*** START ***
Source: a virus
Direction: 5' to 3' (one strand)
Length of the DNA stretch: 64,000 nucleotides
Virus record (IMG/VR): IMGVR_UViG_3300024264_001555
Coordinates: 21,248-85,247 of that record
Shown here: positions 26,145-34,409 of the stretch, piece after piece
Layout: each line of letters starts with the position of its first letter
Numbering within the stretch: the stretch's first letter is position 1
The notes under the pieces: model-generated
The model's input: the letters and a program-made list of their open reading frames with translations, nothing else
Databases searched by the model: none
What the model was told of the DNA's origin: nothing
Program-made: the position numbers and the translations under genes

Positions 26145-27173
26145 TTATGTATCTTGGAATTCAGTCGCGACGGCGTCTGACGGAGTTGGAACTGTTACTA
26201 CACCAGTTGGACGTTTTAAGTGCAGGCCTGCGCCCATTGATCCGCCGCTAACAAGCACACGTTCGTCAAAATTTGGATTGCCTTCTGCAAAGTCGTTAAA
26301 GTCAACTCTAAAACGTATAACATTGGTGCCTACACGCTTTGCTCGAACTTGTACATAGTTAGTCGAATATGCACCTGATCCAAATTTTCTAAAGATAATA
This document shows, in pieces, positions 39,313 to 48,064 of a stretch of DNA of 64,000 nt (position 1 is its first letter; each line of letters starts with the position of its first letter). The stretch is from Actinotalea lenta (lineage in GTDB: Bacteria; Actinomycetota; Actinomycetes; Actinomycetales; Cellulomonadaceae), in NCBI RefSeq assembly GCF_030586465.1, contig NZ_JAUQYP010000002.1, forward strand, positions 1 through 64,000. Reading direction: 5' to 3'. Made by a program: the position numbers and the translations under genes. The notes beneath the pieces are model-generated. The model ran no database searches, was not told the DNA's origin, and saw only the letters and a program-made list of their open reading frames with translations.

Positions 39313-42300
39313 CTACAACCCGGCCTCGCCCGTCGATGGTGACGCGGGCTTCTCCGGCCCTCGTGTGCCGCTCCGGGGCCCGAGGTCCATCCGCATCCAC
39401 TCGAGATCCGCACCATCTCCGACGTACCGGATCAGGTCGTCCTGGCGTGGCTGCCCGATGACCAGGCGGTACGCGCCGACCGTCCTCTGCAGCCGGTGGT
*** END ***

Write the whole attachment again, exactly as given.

Source: a virus
Direction: 5' to 3' (one strand)
Length of the DNA stretch: 64,000 nucleotides
Virus record (IMG/VR): IMGVR_UViG_3300024264_001555
Coordinates: 21,248-85,247 of that record
Shown here: positions 26,145-34,409 of the stretch, piece after piece
Layout: each line of letters starts with the position of its first letter
Numbering within the stretch: the stretch's first letter is position 1
The notes under the pieces: model-generated
The model's input: the letters and a program-made list of their open reading frames with translations, nothing else
Databases searched by the model: none
What the model was told of the DNA's origin: nothing
Program-made: the position numbers and the translations under genes

Positions 26145-27173
26145 TTATGTATCTTGGAATTCAGTCGCGACGGCGTCTGACGGAGTTGGAACTGTTACTA
26201 CACCAGTTGGACGTTTTAAGTGCAGGCCTGCGCCCATTGATCCGCCGCTAACAAGCACACGTTCGTCAAAATTTGGATTGCCTTCTGCAAAGTCGTTAAA
26301 GTCAACTCTAAAACGTATAACATTGGTGCCTACACGCTTTGCTCGAACTTGTACATAGTTAGTCGAATATGCACCTGATCCAAATTTTCTAAAGATAATA
This document shows, in pieces, positions 39,313 to 48,064 of a stretch of DNA of 64,000 nt (position 1 is its first letter; each line of letters starts with the position of its first letter). The stretch is from Actinotalea lenta (lineage in GTDB: Bacteria; Actinomycetota; Actinomycetes; Actinomycetales; Cellulomonadaceae), in NCBI RefSeq assembly GCF_030586465.1, contig NZ_JAUQYP010000002.1, forward strand, positions 1 through 64,000. Reading direction: 5' to 3'. Made by a program: the position numbers and the translations under genes. The notes beneath the pieces are model-generated. The model ran no database searches, was not told the DNA's origin, and saw only the letters and a program-made list of their open reading frames with translations.

Positions 39313-42300
39313 CTACAACCCGGCCTCGCCCGTCGATGGTGACGCGGGCTTCTCCGGCCCTCGTGTGCCGCTCCGGGGCCCGAGGTCCATCCGCATCCAC
39401 TCGAGATCCGCACCATCTCCGACGTACCGGATCAGGTCGTCCTGGCGTGGCTGCCCGATGACCAGGCGGTACGCGCCGACCGTCCTCTGCAGCCGGTGGT